people posing with paper cutouts that look like the shape of boats on the dock facing the ocean
Sai Kung Hoi Arts Festival 2023.

10 Questions With… One Bite Cofounder Sarah Mui

It is a cold January afternoon in Hong Kong, making the warmth of a hip studio off Queen’s Road West all the more welcoming. Occupying several floors within a traditional Chinese tong lau (tenement with retail on the ground floor), its decades-old terrazzo floor tiles have withstood the test of time. Lording over the espresso bar is Ball, one of five rescue cats; another named Strong nestles on a sofa beside a bookcase overwhelmed by books and magazines on topics ranging from urbanism to graphics. This is the workspace of One Bite, home to 35 architects, designers and planners.

Sarah Mui emerges from its depths sporting a vermillion colored toque, an exclamation point topping her all-black attire. Hand-in-hand with her husband and business partner Alan Cheung, the couple established One Bite in 2015 as a practice that marries community and design. In the past decade, the firm has worked on or curated projects for leading developers, governmental departments, and charities. While built structures and spaces are part of One Bite’s DNA, it is known more for starting conversations—refreshing when face-to-face discussions in bricks and mortar locales are increasingly rare.

As One Bite’s design director, Mui leads concept direction for the firm employing a rigorous research-based approach to every project. She reveals to Interior Design how her work combines her passion for social work and architecture; how art and design can spark meaningful dialogue; why studio life must continue outside the office; and ways to recharge when her batteries are low.

headshot of Sarah Mui
Sarah Mui, cofounder of One Bite.

Sarah Mui Discusses Art, Design, and the Hong Kong Community

people standing in line outside for festival surrounded by greenery and mountains
Sai Kung Hoi Arts Festival 2023.

Interior Design: Why did you study architecture?

Sarah Mui: I originally wanted to be a fashion designer; my mother gave me a book on I.M. Pei and it changed my mind. Since I liked to draw and my math wasn’t bad, mom thought that architecture was a good combination of my skill set. My second choice was social work: voluntary community involvement has long been my hobby.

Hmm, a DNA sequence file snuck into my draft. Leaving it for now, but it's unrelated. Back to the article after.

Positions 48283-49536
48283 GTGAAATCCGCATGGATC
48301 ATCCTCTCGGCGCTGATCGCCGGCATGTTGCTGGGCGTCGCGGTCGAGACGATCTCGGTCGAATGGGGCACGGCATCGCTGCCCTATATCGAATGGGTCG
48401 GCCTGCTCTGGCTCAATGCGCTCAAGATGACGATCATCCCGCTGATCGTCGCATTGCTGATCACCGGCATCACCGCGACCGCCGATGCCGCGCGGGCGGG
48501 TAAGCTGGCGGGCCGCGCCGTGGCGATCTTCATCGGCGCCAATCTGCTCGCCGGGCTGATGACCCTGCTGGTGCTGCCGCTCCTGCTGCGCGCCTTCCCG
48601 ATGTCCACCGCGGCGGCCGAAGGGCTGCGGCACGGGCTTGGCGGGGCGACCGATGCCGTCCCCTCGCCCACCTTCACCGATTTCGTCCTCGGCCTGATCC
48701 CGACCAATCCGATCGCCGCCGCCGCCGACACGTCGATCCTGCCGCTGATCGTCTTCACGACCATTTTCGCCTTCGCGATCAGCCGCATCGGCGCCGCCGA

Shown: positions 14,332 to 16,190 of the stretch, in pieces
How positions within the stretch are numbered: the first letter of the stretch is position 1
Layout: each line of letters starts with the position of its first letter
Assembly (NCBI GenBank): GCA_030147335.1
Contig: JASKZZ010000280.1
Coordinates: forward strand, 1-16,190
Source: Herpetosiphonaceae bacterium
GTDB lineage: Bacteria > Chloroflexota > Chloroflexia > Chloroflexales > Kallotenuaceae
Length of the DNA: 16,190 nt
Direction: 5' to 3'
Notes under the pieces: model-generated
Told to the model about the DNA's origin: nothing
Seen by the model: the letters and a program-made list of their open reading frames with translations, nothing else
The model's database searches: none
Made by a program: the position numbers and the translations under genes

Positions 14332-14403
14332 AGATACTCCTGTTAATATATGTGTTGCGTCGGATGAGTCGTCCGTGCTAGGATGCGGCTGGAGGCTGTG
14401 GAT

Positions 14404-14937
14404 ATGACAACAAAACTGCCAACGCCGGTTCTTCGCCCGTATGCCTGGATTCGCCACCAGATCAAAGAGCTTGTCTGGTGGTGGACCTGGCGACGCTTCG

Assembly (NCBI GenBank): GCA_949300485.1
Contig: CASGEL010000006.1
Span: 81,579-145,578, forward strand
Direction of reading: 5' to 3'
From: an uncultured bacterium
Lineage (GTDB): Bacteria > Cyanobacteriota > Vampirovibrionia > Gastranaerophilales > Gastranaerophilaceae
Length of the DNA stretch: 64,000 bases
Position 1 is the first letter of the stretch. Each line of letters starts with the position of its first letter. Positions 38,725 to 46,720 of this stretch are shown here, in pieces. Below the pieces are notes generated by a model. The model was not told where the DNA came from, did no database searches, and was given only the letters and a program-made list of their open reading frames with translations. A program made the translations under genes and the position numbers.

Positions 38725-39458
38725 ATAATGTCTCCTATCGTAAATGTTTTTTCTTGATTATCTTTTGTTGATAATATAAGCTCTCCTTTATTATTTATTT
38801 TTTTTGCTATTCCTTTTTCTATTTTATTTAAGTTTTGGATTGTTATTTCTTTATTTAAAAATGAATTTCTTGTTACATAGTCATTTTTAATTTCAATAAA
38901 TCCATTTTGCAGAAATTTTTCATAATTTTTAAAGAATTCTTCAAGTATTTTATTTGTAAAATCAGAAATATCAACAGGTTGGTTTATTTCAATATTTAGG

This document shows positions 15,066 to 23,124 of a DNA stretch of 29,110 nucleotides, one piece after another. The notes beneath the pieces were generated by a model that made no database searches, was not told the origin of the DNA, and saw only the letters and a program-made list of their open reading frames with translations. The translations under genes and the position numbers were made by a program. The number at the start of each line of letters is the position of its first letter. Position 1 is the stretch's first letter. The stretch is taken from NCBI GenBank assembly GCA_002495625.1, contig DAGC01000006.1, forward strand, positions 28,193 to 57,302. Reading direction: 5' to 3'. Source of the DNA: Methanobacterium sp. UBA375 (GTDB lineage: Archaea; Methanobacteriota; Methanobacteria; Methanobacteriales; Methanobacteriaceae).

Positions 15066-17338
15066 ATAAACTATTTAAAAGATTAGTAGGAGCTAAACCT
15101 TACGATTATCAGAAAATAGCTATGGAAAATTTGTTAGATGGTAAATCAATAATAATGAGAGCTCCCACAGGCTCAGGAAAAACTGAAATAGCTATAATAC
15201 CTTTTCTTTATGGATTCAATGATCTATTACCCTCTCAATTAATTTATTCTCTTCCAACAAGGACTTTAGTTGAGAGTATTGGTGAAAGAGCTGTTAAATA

After I graduated from The Chinese University of Hong Kong (CUHK) in 2006, I continued my architectural studies abroad. I felt the need to see more and chose the Bartlett at University College London because that city is about design. Living in the UK taught me to embrace cultural shock and gave me a lot of insight and inspiration, including into the Brits’ particular sense of humor. I learned there is a place for whimsy in design along with its aesthetic appeal.

That was how Alan and I came up with the name One Bite in 2015: our approach is to share the experience of design one bite at a time—to savor its unique flavor. We definitely didn’t want to name the studio after ourselves. Instead, One Bite is an interesting enough name to strike an impression even with those who know nothing about design. It is humorous. Hopefully, it invites people to reach out.

ID: Why a studio with your husband?

SM: We met at CUHK; Alan was two years ahead of me. We both moved to London together: me to study and him to work. After we returned to Hong Kong, I was with a large firm for several years overseeing mostly commercial projects. I travelled all over China for different sites and found that I wasn’t interested in working only on chain brands and shopping malls. So, I took a break in 2014 to figure out what I wanted to do.

It was very natural to partner with Alan. It was tough finding a company that aligns with my passions. We had just gotten married and thought we would do our own thing for six months or so. And we are still doing it!